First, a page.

I forgot to mention,that i have mounted a flow sensor after the indoor unit.It's like this one in the attachments.It's big,but it was about another project,so i have connected it with reducing bushes.I have tried to calibrate it,because it's default constant of 4.5 was not correct for my setup (maybe because of the reducers,maybe because of the working pressure-who knows?...),but i still get an error of about 200g.Way after that i took a look at it's specifications (shame on me:rolleyes:) that says it's minimum flow is 10L/min or 600l/h which i can't achieve with that pump and such a narrow tubes of the indoor unit.After some calculations i have made after the test i roughly figured out the real flow and next time i will reclibrate it to get a real flow rate,and than to be able to make calculations automatically in software.
By the way-for the tests I'm using Arduino (although I'm not a fan of it),because it has million of libraries for it and is ideal for quick test,without writing much code.Usually I'm writing my own code in C and just using the board,because it's ready made and chinese clones on e-bay are at ridiculous
price,and are working fine :)
Back to the tests.At the time of the run,outside temp was between 1-2C at about 85% humidity.Water pressure in the system was 2bar (any recommendations about the working pressure by the way?),water temp 12C.Hooked up my refrigerant gauges and i started the machine.Since initially all the parts of the system needs to be heated (the tank,the plumbings,and etc.),I waited the water to heat up to 32C,for that time they should be heated up already,and started to measure the time needed to heat the water in the tank with 4C to 36C,and logging current consumption at that time.That was done with turned off indoor unit fan.The time was 6minutes and 32 seconds,and the average current consumption was 5.7A.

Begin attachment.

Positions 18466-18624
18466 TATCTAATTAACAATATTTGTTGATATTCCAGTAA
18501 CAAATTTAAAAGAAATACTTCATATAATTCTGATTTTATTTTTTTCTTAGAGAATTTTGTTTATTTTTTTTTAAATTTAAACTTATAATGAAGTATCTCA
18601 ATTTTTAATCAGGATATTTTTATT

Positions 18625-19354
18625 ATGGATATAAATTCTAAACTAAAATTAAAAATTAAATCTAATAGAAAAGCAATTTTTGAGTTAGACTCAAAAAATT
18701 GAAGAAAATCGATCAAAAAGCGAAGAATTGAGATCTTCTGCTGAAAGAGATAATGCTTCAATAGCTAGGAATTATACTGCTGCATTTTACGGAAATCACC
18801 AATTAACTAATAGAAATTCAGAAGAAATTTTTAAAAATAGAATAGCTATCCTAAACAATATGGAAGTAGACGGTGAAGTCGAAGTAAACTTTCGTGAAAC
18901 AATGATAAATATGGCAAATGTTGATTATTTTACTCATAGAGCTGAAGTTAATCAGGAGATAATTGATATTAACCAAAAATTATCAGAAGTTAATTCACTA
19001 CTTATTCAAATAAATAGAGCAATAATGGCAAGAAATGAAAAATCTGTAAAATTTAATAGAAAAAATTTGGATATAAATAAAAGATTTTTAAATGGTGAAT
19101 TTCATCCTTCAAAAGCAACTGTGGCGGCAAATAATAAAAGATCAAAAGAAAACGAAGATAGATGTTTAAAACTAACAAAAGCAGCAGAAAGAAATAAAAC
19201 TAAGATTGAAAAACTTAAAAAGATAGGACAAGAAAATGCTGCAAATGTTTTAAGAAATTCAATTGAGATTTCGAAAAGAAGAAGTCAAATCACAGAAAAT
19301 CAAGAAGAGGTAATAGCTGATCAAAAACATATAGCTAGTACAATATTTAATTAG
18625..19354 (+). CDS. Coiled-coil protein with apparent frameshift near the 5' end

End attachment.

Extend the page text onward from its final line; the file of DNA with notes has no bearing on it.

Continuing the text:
If we assume (ignoring the temperature difference) that specific heat capacity of water is 4.178kJ/,1 liter ow water is 1kg,and the total mass of heated water is 60kg,so total energy transferred to the water is
Q=cp*m*dT=4.178*60*4=1000kJ or in kW=1000/380sec =2.63kW
Since the average current consumption at that time was 5.7A this gives a power consumption of P=230*5.7=1300W or 1.3kW
So the COP must be 2.36/1.3=2:confused:
As i said earlier I'm not an HVAC guy,and i cant judge if that it normal or not,but according to my intuition it's not good,because according to the AC's manual it's COP at 7C outside temp is 3.6.If we assume that it's a cheap model and the real COP is lower than the stated above,say 3,that is still about 30% reduction for just a 5-6C reduction in the outside temperature,which i think is not normal:confused:.
Few words about the pressures-since there is only one service valve available,only one pressure can be measured at a time-either discharge in heating mode,or suction in cooling mode.
So the highest discharge pressure i got was about 35bar or about 55C temperature of condensation.When i turn the AC into defrost mode,the suction pressure is very low-about 5-6bar or -10C,although the suction coil is now the one that is into the tank,and the surrounding temp is greater than 35C....Since the defrost takes about 2 minutes,if i wait some time after that,the suction pressure will rise,but still both pressures are low,especially the suction:confused:.I think the AC is little undercharged,and after adding few grams of refrigerant,everything will be ok:confused:
As i said defrost-it needs defrost once an hour.For that time all surface of the outdoor unit is covered with frost.The time taken to melt everything was 2 minutes,which i think is OK:confused:
The last thing i'll mention in this post,because it became too long(again) is the heat output of the indoor unit.As i said earlier,since i don't believe on the flowmeter's readings,i decided to do the same test as earlier-as the water became 36C,i stopped the AC and turned on the indoor unit's fan and waited to see how long it takes to cool the water with 3C.The resulting time was 9min and 30sec or 570sec,so the output is Q=4.178*60*3=752kJ or 752/570=1.3kW-honestly,i was expecting a bigger number...anyway.